Slide Over

The first new multitasking mode for iOS 9 is Slide Over, a feature that lets you temporarily bring another app into view over the current app from the right-hand side of your screen. While viewing an app, just slide your finger from the right edge of the screen into the middle. You’ll see a vertical list of icons for the apps that support Slide Over, and you can tap on one to open it. This lets you do something quick like respond to a message or check a web page without closing the current app first. The main app will dim and won’t be interactive while you’re working with the second app, but you can swipe from left to right or tap on the dimmed app to dismiss the second app and continue what you were doing.


Slide Over dims the current app and blocks interaction while you work with the app on the right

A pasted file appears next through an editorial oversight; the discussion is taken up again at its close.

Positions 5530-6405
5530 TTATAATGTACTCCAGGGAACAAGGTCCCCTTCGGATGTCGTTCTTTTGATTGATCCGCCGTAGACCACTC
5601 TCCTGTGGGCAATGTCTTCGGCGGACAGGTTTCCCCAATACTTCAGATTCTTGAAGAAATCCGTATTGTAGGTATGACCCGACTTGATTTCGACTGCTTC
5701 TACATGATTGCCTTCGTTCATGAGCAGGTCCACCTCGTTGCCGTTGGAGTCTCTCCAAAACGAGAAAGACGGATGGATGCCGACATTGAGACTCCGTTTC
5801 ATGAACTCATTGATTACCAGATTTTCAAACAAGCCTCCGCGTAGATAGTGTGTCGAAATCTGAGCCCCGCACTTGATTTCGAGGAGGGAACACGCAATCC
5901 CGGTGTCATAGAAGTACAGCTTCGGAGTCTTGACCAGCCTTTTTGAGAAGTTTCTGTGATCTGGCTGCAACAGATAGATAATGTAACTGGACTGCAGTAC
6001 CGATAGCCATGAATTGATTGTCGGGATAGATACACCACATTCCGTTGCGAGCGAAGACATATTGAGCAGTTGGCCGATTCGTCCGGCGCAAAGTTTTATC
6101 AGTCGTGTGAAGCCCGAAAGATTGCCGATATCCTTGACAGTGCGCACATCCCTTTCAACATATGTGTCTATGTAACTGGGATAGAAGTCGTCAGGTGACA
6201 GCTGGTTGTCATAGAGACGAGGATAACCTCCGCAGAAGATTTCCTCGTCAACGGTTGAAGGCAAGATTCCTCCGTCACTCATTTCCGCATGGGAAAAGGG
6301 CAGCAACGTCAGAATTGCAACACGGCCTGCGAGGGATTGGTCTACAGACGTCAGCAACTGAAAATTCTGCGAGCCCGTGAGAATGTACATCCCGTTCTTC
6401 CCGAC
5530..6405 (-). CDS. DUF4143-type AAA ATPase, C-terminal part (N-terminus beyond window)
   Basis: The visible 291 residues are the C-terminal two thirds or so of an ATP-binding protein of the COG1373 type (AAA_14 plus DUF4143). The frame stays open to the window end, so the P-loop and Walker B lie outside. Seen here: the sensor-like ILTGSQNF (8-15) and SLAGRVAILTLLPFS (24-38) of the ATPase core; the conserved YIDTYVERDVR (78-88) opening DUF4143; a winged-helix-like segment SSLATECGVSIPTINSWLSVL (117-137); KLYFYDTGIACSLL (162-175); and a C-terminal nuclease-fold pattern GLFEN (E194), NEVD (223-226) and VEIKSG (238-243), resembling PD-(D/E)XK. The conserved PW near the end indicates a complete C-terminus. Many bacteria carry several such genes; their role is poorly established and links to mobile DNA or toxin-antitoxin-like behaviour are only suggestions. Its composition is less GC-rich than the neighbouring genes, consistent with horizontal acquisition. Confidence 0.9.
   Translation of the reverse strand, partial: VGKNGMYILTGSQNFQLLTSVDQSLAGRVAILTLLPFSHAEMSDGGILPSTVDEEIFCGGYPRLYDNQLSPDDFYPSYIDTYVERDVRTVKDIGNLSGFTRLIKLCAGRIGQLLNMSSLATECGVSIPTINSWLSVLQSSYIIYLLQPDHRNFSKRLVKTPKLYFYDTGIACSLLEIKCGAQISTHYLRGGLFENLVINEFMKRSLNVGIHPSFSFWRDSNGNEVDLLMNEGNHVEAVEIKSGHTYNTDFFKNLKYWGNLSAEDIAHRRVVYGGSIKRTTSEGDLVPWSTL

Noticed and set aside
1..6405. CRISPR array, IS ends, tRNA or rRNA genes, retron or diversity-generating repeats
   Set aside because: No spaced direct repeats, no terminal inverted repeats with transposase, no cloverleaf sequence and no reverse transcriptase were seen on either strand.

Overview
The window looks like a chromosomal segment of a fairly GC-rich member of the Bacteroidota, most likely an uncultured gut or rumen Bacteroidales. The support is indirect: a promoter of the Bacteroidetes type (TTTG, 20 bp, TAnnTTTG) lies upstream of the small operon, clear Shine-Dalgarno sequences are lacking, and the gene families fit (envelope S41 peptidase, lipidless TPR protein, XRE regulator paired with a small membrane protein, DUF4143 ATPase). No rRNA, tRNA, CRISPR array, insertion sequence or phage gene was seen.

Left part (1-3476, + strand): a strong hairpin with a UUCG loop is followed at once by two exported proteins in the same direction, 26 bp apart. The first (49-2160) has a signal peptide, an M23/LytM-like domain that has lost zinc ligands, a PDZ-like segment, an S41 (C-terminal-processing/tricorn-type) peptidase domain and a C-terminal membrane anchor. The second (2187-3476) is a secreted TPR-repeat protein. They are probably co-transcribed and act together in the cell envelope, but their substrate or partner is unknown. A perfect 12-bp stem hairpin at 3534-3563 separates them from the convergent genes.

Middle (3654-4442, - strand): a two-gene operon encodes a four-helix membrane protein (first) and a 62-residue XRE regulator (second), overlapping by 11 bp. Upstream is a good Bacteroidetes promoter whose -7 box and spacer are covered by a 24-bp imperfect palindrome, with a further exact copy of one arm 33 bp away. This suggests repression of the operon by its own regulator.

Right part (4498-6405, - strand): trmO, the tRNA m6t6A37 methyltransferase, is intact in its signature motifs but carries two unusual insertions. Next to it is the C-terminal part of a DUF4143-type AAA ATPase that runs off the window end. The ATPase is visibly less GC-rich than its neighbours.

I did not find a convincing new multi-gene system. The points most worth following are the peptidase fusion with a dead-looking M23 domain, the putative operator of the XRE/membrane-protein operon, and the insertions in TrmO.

Once you’ve picked an app it’ll be the one you see each time you use Slide Over (unless iOS closes it to free up memory), but you can swipe down from the top of the screen within the Slide Over area to choose another app to use here. Apps must be updated to support Slide Over, so the list of available apps may be limited until more developers get on board. On the other hand, developers must specifically opt out of support for being the primary (dimmed) app, so you should be able to activate Slide Over from within most apps.

Slide over is compatible with iPad Air or newer, iPad mini 2 or newer, and the new iPad Pro (once it’s released this fall).

Split View

If you’re using an iPad Air 2, the brand new iPad mini 4, or once you get your hands on the upcoming iPad Pro, you’ll also be able to use Split View. With Split View you can run two apps side-by-side and work with them simultaneously. Unlike Slide Over, neither app is dimmed or inactive, so you can use them like you normally would. To use Split View, swipe from the right just like you do with Slide Over, then enlarge the window by dragging its left edge into the center of the screen. Your two apps will blur and display their icon until you let go, settling in to their respective sides of the screen.